American voters flock to polling stations to decide next US president

Xinhua | 2016-11-09 07:21
American voters flock to polling stations to decide next US president

Voters cast their ballots in the 2016 Presidential Elections at a polling station in Chicago, United States on November 8, 2016. [Photo/VCG]

Voters headed to the polling stations all over the United States on Tuesday, but many still felt disappointed by the presidential candidates and found it a hard choice to decide who should become the country's next leader.

Both U.S. Democratic presidential candidate Hillary Clinton and Republican nominee Donald Trump cast their ballots along with their families in the empire state on the morning of election day on Tuesday.

However, their fate as well as the country's future will be decided by the American voters across the country. Although Clinton is leading Trump by a few percent points in the latest national polls, the competition is still considered neck-to-neck.

At a local polling place in the Borough of Brooklyn, New York, dozens of voters had been lining up outside the building as early as 7:00 a.m.. Many poll workers were busy helping voters to find their registration, fill in their ballot and cast their vote.

Peter Vanden Bos said he voted for Hillary because he thought Trump was divisive, totally unqualified and unfit for the presidency.

"I wish the campaign would not have been so contentious and negative," he said, "I'm just glad it's over."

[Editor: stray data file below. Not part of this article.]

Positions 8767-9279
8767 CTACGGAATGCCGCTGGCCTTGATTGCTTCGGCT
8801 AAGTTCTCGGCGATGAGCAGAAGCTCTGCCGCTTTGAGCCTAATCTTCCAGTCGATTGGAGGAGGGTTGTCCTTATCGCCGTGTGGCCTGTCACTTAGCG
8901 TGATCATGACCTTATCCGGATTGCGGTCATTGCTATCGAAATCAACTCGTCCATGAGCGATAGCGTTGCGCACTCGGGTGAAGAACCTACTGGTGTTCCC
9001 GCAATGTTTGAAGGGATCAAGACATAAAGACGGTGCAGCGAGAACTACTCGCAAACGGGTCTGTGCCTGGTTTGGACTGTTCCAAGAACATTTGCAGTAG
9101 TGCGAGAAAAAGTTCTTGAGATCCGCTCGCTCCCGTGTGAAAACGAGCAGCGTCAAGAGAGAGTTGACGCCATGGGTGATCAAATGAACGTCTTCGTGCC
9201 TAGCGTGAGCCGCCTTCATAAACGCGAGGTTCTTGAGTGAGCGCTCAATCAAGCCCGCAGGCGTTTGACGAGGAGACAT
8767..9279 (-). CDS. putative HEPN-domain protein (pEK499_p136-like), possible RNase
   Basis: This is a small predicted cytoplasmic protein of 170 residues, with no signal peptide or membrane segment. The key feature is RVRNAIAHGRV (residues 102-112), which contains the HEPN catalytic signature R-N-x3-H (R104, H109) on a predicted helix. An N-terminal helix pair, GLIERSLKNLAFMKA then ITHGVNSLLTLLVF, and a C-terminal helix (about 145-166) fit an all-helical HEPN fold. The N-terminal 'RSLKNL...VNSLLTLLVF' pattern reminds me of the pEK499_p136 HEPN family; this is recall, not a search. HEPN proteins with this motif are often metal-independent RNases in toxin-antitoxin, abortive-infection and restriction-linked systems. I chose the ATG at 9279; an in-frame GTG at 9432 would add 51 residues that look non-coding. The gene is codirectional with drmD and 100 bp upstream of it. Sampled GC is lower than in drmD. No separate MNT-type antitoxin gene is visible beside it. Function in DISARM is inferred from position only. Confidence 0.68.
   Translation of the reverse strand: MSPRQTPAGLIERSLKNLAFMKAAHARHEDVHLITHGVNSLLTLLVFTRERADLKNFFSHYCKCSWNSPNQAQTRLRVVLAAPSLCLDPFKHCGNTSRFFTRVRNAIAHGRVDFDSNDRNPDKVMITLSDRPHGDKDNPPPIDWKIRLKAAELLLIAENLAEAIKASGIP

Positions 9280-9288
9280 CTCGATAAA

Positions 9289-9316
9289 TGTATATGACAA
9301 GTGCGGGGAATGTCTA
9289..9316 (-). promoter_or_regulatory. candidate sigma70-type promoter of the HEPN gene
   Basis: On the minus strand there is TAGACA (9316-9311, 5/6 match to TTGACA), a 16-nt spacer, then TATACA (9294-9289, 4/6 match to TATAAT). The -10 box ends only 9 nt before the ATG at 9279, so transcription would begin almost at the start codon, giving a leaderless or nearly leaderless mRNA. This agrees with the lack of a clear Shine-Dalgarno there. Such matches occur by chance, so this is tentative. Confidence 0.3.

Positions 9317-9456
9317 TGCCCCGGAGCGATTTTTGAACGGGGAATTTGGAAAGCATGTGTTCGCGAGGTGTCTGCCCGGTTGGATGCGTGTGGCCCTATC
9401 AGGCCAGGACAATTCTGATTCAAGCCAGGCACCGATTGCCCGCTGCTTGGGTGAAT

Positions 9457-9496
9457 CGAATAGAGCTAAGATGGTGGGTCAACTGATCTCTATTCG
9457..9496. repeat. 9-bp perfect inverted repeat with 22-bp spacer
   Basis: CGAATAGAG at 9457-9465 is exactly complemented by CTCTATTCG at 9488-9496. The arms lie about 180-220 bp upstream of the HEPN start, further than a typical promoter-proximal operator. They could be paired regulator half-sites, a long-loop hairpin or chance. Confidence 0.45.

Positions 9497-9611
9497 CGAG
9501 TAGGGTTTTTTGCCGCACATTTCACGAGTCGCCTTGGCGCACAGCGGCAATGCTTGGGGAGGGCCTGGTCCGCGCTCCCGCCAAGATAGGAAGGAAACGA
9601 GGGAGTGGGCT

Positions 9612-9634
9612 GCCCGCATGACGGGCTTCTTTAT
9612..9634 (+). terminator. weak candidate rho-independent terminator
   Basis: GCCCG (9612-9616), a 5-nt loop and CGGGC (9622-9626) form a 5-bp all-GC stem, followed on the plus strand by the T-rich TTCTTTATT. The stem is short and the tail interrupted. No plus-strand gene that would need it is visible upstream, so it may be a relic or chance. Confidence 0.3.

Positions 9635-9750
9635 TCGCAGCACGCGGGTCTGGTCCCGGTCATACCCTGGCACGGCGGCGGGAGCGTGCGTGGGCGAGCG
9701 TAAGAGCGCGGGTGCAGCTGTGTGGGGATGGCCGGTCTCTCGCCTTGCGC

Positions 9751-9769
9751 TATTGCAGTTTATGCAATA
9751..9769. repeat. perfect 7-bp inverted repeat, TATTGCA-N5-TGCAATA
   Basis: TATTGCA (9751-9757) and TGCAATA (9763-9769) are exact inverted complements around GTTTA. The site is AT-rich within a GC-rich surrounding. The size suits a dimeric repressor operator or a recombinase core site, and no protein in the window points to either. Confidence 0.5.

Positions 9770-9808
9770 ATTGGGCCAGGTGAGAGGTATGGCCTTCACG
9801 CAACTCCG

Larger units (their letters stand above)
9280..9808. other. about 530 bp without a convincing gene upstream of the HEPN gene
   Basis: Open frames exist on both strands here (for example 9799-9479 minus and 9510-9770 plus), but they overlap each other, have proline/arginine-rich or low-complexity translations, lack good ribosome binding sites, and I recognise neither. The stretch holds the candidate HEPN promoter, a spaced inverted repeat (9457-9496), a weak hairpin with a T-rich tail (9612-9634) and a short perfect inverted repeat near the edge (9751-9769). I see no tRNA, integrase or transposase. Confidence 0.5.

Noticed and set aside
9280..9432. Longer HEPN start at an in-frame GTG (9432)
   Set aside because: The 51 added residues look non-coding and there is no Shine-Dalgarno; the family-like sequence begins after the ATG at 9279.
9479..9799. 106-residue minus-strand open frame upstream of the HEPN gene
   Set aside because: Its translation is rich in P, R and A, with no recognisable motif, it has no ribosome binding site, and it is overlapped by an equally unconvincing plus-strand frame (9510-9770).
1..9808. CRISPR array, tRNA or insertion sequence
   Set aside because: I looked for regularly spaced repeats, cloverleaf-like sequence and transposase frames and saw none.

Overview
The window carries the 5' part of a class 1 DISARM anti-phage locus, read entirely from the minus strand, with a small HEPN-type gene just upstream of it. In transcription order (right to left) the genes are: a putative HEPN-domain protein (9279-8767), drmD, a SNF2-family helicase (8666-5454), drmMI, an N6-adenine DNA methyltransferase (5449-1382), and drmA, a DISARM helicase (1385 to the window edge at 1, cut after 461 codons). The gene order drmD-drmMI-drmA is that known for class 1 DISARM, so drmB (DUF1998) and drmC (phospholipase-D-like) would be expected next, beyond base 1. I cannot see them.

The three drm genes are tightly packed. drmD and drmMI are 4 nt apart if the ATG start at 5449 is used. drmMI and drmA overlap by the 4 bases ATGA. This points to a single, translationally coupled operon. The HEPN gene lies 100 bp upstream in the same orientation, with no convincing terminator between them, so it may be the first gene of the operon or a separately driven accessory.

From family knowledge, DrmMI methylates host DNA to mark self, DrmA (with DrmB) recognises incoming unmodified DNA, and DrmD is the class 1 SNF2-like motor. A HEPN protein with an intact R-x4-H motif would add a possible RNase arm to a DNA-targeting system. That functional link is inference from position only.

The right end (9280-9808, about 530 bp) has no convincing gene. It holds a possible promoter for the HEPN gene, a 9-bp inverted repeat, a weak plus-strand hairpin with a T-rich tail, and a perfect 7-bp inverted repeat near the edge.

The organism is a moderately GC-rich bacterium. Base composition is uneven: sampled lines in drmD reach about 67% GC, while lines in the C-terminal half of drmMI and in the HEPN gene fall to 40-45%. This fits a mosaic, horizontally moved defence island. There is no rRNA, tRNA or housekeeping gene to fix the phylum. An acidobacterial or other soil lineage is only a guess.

Wearing a bright red cap with "Make America Free Again," Trump supporter Alex Burlak was a rare sighting in the Borough that was considered more liberal than the rest of the city.

Burlak, a pharmacy owner, said he believed Hillary Clinton was the most corrupt politician in U.S. history and "never told the truth in public, ever."

Burlak said he have met plenty of Trump supporters in his daily life, and even though New York is a deep blue state that will eventually go to Hillary Clinton, he still wanted his voice to be heard.

In Frederick Samuel Community Center in Harlem, northern New York City, voter Desiree Kennedy did not want to disclose whom she had voted for, but said that "honestly, I don't care about either of the candidates."

"It is very scary that in 2016, there are still a lot of people who have very racist views, negative views and sexist views," Kennedy said, adding that "hopefully it will change."

At the same polling station, 44-year-old Pauline Grant said she voted more for moral than for value.

She said, for five generations since her great great great parents, her family had voted for the Democrats. "It's a family tradition."

When asked whether she thought Clinton can reunite the country and make the country great if Clinton was elected, she said she didn't think so. She said she believed that the media was biased against Trump.

In Williamsburg Community Center in Brooklyn, Scott, a startup owner in his 30s who only gave his first name, said: "I voted for Donald Trump, because I want something completely different."

"I appreciate Trump's business spirit because I am a small business owner. It was a difficult choice for me because they both want to get a lot of media attention. You cannot get to know the truth. I think media has been manipulated towards Clinton," Scott said.

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